basal infoldings and accumulation of amorphous deposits be-
tween the RPE and Bruch’s membrane (Fig. 5C). Analysis
showed that all the mutant mice develop loss of basal infold-
ings and accumulation of deposits between the RPE and
Bruch’s membrane (n ? 3 per mutant line), compared to none
of the control mice (n ? 3 per mutant line).
The results presented above provide several important insights
into the pathogenesis of RNA splicing factor RP. First, all three
mouse models manifest degenerative changes in the RPE. The
finding of a similar phenotype in all three models suggests that
the RPE is the primary retinal cell type affected in these forms
of RNA splicing factor RP, which in turn leads to photorecep-
tor degeneration over the long term. The RPE changes are
associated with decreased photoreceptor function in the
Prpf3-T494M mice, although overt photoreceptor degenera-
tion was not observed in any of the models. The later-onset
phenotype in these three mouse models is consistent with the
adult-onset phenotype and vision loss observed in many pa-
tients with RNA splicing factor forms of RP.7,47,48These three
qRT-PCR of Prpf3 and Prpf8 normalized to β-actin
Prpf8 knockin transcripts and associ-
ated proteins. (A) Northern blot anal-
ysis of RNA from four wild-type and
four homozygous Prpf3-T494M reti-
nas. (B) Northern blot analysis of
four wild-type and four homozygous
green qRT-PCR for Prpf3 and Prpf8
from wild-type versus knockin retina
(n ? 3). (D) Western blotting of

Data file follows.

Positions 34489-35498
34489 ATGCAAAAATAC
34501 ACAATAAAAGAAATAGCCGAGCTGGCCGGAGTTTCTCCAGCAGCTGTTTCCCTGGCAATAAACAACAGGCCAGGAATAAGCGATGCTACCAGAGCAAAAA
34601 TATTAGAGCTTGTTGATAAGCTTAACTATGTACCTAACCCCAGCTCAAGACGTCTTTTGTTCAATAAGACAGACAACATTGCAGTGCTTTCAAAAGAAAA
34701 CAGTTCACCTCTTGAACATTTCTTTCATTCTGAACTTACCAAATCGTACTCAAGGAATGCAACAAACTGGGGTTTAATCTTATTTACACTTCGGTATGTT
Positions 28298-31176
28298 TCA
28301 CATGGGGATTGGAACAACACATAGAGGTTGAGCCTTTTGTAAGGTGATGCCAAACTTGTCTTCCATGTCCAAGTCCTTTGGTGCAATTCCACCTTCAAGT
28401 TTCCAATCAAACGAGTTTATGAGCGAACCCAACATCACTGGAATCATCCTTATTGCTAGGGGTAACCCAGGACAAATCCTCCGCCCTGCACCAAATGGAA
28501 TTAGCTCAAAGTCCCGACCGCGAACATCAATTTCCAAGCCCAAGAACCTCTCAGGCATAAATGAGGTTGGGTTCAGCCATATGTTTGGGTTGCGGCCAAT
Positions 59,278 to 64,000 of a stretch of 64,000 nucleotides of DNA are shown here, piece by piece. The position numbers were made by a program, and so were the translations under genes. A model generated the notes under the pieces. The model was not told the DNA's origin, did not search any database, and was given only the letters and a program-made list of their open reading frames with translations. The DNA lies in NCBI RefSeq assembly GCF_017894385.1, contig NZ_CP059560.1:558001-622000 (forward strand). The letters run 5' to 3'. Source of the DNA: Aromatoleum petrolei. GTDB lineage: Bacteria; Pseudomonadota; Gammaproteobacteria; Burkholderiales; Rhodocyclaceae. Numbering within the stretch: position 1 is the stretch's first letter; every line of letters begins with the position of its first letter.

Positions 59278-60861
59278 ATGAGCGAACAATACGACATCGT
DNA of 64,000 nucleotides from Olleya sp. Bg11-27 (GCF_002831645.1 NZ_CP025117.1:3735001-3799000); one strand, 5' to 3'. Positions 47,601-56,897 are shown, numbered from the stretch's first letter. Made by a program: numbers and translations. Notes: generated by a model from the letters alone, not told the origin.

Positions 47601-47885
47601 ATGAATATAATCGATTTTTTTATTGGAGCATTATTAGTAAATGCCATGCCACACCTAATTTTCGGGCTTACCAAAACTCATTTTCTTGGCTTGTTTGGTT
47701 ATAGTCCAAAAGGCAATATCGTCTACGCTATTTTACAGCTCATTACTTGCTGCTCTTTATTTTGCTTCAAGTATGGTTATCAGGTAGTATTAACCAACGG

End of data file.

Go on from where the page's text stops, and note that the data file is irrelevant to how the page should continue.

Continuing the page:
Prpf3 from wild-type, heterozygous,
and homozygous knockin retina. (E)
Frozen sections of wild-type and
Prpf3-T494M/T494M retinas stained
with antibodies to Prpf3 (red). The
Prpf3 protein is located in the inner
segment, outer nuclear layer, and in-
ner nuclear layer in both wild-type
and homozygous knockin animals.
(F) Confocal microscopy of frozen
sections co-stained with Prpf3 (red)
and antibody Y12 (green). Prpf3 lo-
calizes to nuclear speckles detected
by Y12 in the periphery of photore-
ceptor nuclei (ONL panels) and
throughout the nuclei of the inner
nuclear layer (INL panels). The loca-
tion of Prpf3 is the same in wild-type
and Prpf3-T494M/T494M animals. IS,
inner segment; ONL, outer nuclear
layer; INL, inner nuclear layer.
Expression of Prpf3 and
194Graziotto et al.
IOVS, January 2011, Vol. 52, No. 1
mouse models provide a platform for future comparative stud-
ies to elucidate the mechanism of pathogenesis of the RNA
splicing factor forms of RP.
An interesting finding from this work is that all the Prpf
mutant mice develop loss of RPE basal infoldings and sub-RPE
deposits. The deposits share features with the basal deposits
associated with macular degeneration, including membranous
debris and vesicular structures.49Both the heterozygous and
homozygous mice accumulate these deposits, in agreement
with the dominant inheritance of the human conditions. Ultra-
structural analysis of the retina from one patient with RNA
splicing factor RP has been reported. In this sample, from a
patient with a mutation in PRPF8, the RPE was clearly abnor-